News from our State and Local Operations (NL 2004)
FAIR Newsletter | Article 3 of 5 | April 2020 | Visit Our Newsletter Page | Full PDF Version
The Virginia Legislature wrapped up its legislative session on March 8, but before heading home, lawmakers enacted a host of new benefits and privileges for illegal aliens. Topping the list of accommodations to illegal aliens, is a new “driving privilege” card for illegal aliens. Illegal aliens who file a Virginia tax return will be eligible for these important documents
that make it easier for them to live and work in violation of federal law. These documents will be issued even though Virginia authorities have no reliable way of knowing who they are being issued to. And, as a further protection for illegal aliens in the commonwealth, their personal information will be shielded from federal authorities except under extenuating circumstances.
But wait, there’s more. Virginia taxpayers will now be required to subsidize the education of illegal aliens attending public colleges and universities. These subsidies amount to about two-thirds of the actual tuition cost. But why stop there? The Legislature didn’t. Also approved were measures that allow local jurisdictions discretion not to contact immigration authorities when they book someone into custody for a misdemeanor; eliminate ID requirements for voting; and create a new state “Office of New Americans” to assist immigrants regardless of immigration status in pursuing public benefits.
As of completion of this edition of the newsletter these bills had not been signed into law, but Gov. Ralph Northam is expected to do so.
The Florida Legislature, under extreme pressure from cheap labor business interests, approved what amounts to a toothless E-Verify bill in early March. Mandating the use of this highly successful federal employment eligibility verification system had been one of the signature campaign promises of Republican Gov. Ron DeSantis. The bill that was sent to his desk is far cry from what he asked for or what the people of Florida demand, and much of the sabotaging of the bill came at the hands of Republicans. Key provisions, such as authorizing the state’s Department of Economic Opportunity (DEO) to audit employers for employment-verification compliance and to relay suspicions about businesses hiring illegal workers to federal Immigration and Customs Enforcement (ICE) were gutted. Only government entities and government contractors will be required to screen out illegal aliens through the use of E-Verify.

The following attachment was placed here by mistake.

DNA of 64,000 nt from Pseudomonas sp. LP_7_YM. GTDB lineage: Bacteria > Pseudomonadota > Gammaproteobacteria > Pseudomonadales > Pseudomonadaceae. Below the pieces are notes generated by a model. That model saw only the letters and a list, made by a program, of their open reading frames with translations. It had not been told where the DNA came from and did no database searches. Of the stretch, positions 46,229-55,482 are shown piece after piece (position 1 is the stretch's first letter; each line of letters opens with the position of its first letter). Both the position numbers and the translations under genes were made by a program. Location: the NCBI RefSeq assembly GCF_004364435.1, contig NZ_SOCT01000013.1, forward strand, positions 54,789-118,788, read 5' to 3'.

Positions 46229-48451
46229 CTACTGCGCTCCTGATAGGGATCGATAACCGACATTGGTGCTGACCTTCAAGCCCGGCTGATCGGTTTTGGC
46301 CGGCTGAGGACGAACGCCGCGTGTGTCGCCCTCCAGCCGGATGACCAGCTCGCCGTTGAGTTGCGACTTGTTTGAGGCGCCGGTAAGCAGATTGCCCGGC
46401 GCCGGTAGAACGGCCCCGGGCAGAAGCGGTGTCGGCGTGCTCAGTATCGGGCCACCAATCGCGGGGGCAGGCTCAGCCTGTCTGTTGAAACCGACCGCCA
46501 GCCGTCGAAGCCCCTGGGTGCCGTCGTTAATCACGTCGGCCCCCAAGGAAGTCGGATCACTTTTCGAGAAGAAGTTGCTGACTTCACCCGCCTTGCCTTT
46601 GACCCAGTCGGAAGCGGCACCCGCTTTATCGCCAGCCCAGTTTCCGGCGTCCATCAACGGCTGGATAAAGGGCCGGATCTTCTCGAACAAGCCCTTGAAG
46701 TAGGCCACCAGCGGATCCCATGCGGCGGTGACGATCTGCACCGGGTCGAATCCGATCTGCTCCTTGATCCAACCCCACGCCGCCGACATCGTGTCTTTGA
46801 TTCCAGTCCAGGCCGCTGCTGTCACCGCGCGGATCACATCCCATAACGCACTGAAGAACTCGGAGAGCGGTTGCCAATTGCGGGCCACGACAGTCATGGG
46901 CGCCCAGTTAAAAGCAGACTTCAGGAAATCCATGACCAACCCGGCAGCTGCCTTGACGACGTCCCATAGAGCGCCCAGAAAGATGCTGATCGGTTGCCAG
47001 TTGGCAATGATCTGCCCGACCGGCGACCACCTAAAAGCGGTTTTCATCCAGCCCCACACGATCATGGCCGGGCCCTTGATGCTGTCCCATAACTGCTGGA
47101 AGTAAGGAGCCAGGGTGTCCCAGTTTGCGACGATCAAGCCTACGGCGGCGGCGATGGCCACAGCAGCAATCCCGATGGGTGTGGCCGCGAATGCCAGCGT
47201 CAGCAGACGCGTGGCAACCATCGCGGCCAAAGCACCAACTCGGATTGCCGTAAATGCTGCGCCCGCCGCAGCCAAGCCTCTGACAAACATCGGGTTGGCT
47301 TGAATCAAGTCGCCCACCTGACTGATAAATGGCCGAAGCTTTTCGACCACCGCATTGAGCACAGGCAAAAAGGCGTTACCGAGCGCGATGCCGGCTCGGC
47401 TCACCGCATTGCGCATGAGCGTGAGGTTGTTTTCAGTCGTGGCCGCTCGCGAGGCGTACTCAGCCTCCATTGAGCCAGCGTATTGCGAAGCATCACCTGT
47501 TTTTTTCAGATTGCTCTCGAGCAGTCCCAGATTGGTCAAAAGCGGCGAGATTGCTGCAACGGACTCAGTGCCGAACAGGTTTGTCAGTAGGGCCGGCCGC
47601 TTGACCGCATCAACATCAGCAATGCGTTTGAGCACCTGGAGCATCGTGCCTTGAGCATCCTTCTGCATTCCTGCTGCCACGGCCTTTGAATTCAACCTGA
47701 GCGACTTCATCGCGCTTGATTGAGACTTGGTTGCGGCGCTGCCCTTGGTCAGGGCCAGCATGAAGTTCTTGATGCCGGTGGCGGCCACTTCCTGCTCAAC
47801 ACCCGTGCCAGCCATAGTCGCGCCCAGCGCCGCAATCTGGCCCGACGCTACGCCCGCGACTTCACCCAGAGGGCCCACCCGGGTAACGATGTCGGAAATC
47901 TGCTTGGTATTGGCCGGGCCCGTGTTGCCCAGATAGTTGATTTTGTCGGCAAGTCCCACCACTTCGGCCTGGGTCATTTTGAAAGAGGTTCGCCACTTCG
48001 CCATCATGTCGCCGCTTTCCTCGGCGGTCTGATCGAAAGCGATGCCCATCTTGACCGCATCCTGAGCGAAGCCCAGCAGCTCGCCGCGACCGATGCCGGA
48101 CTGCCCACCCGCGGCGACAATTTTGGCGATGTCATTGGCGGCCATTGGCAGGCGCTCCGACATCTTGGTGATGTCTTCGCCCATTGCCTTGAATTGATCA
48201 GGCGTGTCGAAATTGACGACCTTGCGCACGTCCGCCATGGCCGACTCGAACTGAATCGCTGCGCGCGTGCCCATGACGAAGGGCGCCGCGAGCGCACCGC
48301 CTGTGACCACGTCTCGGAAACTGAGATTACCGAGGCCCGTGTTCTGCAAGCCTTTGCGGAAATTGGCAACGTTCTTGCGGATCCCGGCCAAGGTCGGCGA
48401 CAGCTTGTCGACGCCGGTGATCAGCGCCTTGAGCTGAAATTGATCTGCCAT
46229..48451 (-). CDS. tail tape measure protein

As of completion of this edition of the newsletter, Gov. DeSantis had not indicated whether he would sign or veto this watered down E-Verify bill.
Because apparently there are no pressing needs or problems that need to be addressed by Texas’ largest cities and counties, local lawmakers have decided to channel local tax dollars into funds dedicated to providing legal assistance to illegal aliens fighting deportation. Dallas, Austin, and San Antonio have already established legal defense funds for illegal aliens, and in late February, Harris County officials (the state’s largest, which includes Houston) decided to dive in. According to SmartAsset.com, Harris County already “has some of the highest property taxes not just in Texas, but in the entire country. The average effective property tax rate in Harris County is 2.09 percent, significantly higher than the national average.” In addition, Harris County imposes the maximum local sales tax of 2 percent, on top of the 6.25 percent state sales tax, for a total of 8.25 percent, well above the combined statewide average of 7.613 percent. But what the heck, right?